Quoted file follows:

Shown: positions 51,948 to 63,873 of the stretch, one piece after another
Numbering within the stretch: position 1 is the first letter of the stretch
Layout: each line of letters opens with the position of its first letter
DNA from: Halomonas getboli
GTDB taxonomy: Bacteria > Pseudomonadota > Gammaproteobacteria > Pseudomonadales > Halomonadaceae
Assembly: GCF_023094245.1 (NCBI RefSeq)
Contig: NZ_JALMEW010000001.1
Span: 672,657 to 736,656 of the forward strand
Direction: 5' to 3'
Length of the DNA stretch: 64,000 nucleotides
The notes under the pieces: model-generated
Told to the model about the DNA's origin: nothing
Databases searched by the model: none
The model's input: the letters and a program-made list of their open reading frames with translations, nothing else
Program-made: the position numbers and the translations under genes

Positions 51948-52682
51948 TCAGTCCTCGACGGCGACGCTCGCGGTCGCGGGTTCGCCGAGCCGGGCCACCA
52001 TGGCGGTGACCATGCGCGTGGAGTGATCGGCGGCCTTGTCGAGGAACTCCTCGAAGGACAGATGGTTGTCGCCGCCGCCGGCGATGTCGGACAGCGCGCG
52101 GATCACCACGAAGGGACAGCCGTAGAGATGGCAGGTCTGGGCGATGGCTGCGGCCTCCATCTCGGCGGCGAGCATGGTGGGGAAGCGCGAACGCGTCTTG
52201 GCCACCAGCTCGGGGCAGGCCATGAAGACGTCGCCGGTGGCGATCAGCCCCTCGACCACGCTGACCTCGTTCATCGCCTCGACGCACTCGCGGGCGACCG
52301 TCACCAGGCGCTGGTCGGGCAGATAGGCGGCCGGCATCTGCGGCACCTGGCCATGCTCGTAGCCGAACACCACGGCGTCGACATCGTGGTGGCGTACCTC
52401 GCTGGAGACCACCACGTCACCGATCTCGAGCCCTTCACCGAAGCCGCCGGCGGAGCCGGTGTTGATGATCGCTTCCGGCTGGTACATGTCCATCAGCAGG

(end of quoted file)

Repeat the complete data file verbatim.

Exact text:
Shown: positions 51,948 to 63,873 of the stretch, one piece after another
Numbering within the stretch: position 1 is the first letter of the stretch
Layout: each line of letters opens with the position of its first letter
DNA from: Halomonas getboli
GTDB taxonomy: Bacteria > Pseudomonadota > Gammaproteobacteria > Pseudomonadales > Halomonadaceae
Assembly: GCF_023094245.1 (NCBI RefSeq)
Contig: NZ_JALMEW010000001.1
Span: 672,657 to 736,656 of the forward strand
Direction: 5' to 3'
Length of the DNA stretch: 64,000 nucleotides
The notes under the pieces: model-generated
Told to the model about the DNA's origin: nothing
Databases searched by the model: none
The model's input: the letters and a program-made list of their open reading frames with translations, nothing else
Program-made: the position numbers and the translations under genes

Positions 51948-52682
51948 TCAGTCCTCGACGGCGACGCTCGCGGTCGCGGGTTCGCCGAGCCGGGCCACCA
52001 TGGCGGTGACCATGCGCGTGGAGTGATCGGCGGCCTTGTCGAGGAACTCCTCGAAGGACAGATGGTTGTCGCCGCCGCCGGCGATGTCGGACAGCGCGCG
52101 GATCACCACGAAGGGACAGCCGTAGAGATGGCAGGTCTGGGCGATGGCTGCGGCCTCCATCTCGGCGGCGAGCATGGTGGGGAAGCGCGAACGCGTCTTG
52201 GCCACCAGCTCGGGGCAGGCCATGAAGACGTCGCCGGTGGCGATCAGCCCCTCGACCACGCTGACCTCGTTCATCGCCTCGACGCACTCGCGGGCGACCG
52301 TCACCAGGCGCTGGTCGGGCAGATAGGCGGCCGGCATCTGCGGCACCTGGCCATGCTCGTAGCCGAACACCACGGCGTCGACATCGTGGTGGCGTACCTC
52401 GCTGGAGACCACCACGTCACCGATCTCGAGCCCTTCACCGAAGCCGCCGGCGGAGCCGGTGTTGATGATCGCTTCCGGCTGGTACATGTCCATCAGCAGG